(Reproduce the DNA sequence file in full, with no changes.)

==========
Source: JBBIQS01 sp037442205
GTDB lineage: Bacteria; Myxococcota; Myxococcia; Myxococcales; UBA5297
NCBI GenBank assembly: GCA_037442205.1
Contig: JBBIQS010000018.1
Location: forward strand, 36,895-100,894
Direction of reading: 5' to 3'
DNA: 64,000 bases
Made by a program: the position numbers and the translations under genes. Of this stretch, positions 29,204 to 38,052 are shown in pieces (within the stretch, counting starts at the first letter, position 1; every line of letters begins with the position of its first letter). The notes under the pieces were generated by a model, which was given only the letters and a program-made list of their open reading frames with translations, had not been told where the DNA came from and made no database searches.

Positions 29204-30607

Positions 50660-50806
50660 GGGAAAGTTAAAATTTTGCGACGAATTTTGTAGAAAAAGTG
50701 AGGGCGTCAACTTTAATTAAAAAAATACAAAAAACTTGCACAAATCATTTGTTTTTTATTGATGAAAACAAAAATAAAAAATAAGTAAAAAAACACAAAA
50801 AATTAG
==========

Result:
Source: JBBIQS01 sp037442205
GTDB lineage: Bacteria; Myxococcota; Myxococcia; Myxococcales; UBA5297
NCBI GenBank assembly: GCA_037442205.1
Contig: JBBIQS010000018.1
Location: forward strand, 36,895-100,894
Direction of reading: 5' to 3'
DNA: 64,000 bases
Made by a program: the position numbers and the translations under genes. Of this stretch, positions 29,204 to 38,052 are shown in pieces (within the stretch, counting starts at the first letter, position 1; every line of letters begins with the position of its first letter). The notes under the pieces were generated by a model, which was given only the letters and a program-made list of their open reading frames with translations, had not been told where the DNA came from and made no database searches.

Positions 29204-30607

Positions 50660-50806
50660 GGGAAAGTTAAAATTTTGCGACGAATTTTGTAGAAAAAGTG
50701 AGGGCGTCAACTTTAATTAAAAAAATACAAAAAACTTGCACAAATCATTTGTTTTTTATTGATGAAAACAAAAATAAAAAATAAGTAAAAAAACACAAAA
50801 AATTAG